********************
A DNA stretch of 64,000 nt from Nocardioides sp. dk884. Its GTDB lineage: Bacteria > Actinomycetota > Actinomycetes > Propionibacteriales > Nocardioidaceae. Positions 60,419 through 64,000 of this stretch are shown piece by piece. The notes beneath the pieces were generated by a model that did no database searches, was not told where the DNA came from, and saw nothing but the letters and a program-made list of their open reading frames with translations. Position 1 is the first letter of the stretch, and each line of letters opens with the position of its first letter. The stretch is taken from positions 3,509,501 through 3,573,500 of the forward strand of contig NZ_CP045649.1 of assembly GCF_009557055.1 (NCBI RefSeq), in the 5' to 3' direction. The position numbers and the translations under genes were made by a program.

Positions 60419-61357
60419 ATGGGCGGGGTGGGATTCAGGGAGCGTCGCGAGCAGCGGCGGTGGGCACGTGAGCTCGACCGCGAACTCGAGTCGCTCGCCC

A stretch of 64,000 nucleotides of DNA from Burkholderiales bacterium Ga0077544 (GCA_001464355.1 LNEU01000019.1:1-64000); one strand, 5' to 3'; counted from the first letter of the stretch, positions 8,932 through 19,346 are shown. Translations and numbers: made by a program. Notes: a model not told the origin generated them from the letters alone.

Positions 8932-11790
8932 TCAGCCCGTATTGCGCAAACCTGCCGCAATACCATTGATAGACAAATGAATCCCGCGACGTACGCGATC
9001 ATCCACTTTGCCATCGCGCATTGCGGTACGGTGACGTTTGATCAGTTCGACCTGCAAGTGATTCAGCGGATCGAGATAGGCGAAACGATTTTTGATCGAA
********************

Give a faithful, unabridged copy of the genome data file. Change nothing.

A DNA stretch of 64,000 nt from Nocardioides sp. dk884. Its GTDB lineage: Bacteria > Actinomycetota > Actinomycetes > Propionibacteriales > Nocardioidaceae. Positions 60,419 through 64,000 of this stretch are shown piece by piece. The notes beneath the pieces were generated by a model that did no database searches, was not told where the DNA came from, and saw nothing but the letters and a program-made list of their open reading frames with translations. Position 1 is the first letter of the stretch, and each line of letters opens with the position of its first letter. The stretch is taken from positions 3,509,501 through 3,573,500 of the forward strand of contig NZ_CP045649.1 of assembly GCF_009557055.1 (NCBI RefSeq), in the 5' to 3' direction. The position numbers and the translations under genes were made by a program.

Positions 60419-61357
60419 ATGGGCGGGGTGGGATTCAGGGAGCGTCGCGAGCAGCGGCGGTGGGCACGTGAGCTCGACCGCGAACTCGAGTCGCTCGCCC

A stretch of 64,000 nucleotides of DNA from Burkholderiales bacterium Ga0077544 (GCA_001464355.1 LNEU01000019.1:1-64000); one strand, 5' to 3'; counted from the first letter of the stretch, positions 8,932 through 19,346 are shown. Translations and numbers: made by a program. Notes: a model not told the origin generated them from the letters alone.

Positions 8932-11790
8932 TCAGCCCGTATTGCGCAAACCTGCCGCAATACCATTGATAGACAAATGAATCCCGCGACGTACGCGATC
9001 ATCCACTTTGCCATCGCGCATTGCGGTACGGTGACGTTTGATCAGTTCGACCTGCAAGTGATTCAGCGGATCGAGATAGGCGAAACGATTTTTGATCGAA